By MARTY GOODMAN
“Anybody who wants to be an ambassador must at least give $250,000.” — Richard Nixon’s price check to his Chief of Staff on campaign donations.
This year’s U.S. presidential campaign fundraising is expected to double the record-breaking $1 billion presidential campaign haul of 2008. Everything has its price under capitalism, including democracy.
The campaign is unfolding under the shadow of the game-changing 2010 Supreme Court decision in “Citizens United vs. the Federal Election Commission,” which upheld the “free speech” rights of unlimited, secret corporate campaign donations.
The result has been virtually unrestricted campaign funding of political campaign organizations known as Political Action Committees (PACs), now re-configured as “super-PACs.” Seldom invoking the moral depravity of the Watergate crimes, when the Nixon administration used secret campaign funds to finance the Watergate break-in on Democratic headquarters, the corporate media ignores the mass outrage that led to so-called Congressional “campaign reform,” now largely overturned, along with a century of previous reforms (see Mother Jones, July/August, 2012)
For the last three summer vacations, Barack Obama and family stayed on Martha’s Vineyard, near Cape Cod, Mass., a prime vacation destination for the 1% elite. But not this year! Obama says he is with “Main Street,” the 99%. Yeah, sure. But neither will Mitt Romney likely be at his New Hampshire vacation estate much, after being stung with revelations that his Bain Capital associates slashed jobs for maximum profit.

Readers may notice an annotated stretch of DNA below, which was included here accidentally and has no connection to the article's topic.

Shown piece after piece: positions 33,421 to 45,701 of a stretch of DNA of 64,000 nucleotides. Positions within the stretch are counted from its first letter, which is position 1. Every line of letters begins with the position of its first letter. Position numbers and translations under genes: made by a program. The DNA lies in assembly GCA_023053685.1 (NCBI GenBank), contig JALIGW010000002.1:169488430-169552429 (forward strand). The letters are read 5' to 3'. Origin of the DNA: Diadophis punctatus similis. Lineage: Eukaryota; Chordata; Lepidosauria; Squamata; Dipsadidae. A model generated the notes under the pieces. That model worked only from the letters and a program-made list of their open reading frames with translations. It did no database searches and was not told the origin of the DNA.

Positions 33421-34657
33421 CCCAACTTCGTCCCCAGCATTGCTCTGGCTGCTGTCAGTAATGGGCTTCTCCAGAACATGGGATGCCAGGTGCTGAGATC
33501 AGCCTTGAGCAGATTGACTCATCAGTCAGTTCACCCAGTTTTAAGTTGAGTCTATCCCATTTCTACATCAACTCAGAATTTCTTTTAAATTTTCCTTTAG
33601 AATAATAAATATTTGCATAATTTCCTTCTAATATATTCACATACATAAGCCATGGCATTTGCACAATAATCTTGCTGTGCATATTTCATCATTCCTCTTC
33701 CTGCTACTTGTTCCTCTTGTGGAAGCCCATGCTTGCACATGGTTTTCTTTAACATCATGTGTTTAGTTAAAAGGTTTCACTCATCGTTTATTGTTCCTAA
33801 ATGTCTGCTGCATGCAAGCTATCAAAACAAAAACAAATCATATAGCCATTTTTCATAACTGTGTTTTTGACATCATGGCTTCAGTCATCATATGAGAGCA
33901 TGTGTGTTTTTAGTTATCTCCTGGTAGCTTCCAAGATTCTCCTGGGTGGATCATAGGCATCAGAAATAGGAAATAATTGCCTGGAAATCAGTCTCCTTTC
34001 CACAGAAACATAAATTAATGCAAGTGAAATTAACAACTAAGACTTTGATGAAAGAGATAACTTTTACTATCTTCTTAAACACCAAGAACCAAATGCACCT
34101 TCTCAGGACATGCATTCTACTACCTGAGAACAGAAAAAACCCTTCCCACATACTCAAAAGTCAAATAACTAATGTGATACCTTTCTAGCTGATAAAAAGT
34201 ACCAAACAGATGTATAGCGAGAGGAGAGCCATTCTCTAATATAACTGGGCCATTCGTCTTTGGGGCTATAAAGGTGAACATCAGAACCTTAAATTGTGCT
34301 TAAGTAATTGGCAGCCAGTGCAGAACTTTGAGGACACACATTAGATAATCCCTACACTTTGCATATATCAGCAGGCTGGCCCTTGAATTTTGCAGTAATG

Republican millionaire Mitt Romney and the Obama camp have organized exclusive dinner fundraisers; the most extravagant have taken place in New York and Hollywood, where dinner can set you back $40,000—more than most people see in their entire lifetime.
The New York Times wrote that for Romney, there is “a natural bond between him and his top dollar supporters.” Romney’s campaign received $229,000 from his former company, Bain Capital, a brutal job-cutting, slash-and-burn investment firm. Bain’s donations went to both parties, though mostly to Romney, but have declined. Nevertheless, since the 2008 election cycle the Democrats have received $1.3 million from Bain, double what Republicans received. Bill Clinton defended Bain against Obama’s hypocritical criticism.
Barack claims 98% of his donations are $250 or less; Mitt says 93% of his donations are small. But both have their billionaires and multi-millionaires. At one $40,000-a-plate dinner for New York celebs, Obama said, “You’re the tie-breaker. You’re the ultimate arbitrator of which direction this country goes.”
In fact, in 2008, the Obama camp raised a record $730 million, and clobbered his opponent John McCain, who raised a mere $333 million. Obama, in one of his first betrayals, rejected public campaign funding. Barack Obama was the preferred candidate of Wall Street in the last election, at $15.8 million its fourth largest contributor. The crooks at Goldman Sachs, recipients of billions in bailout funds, were Barack’s best paying Wall Street pals!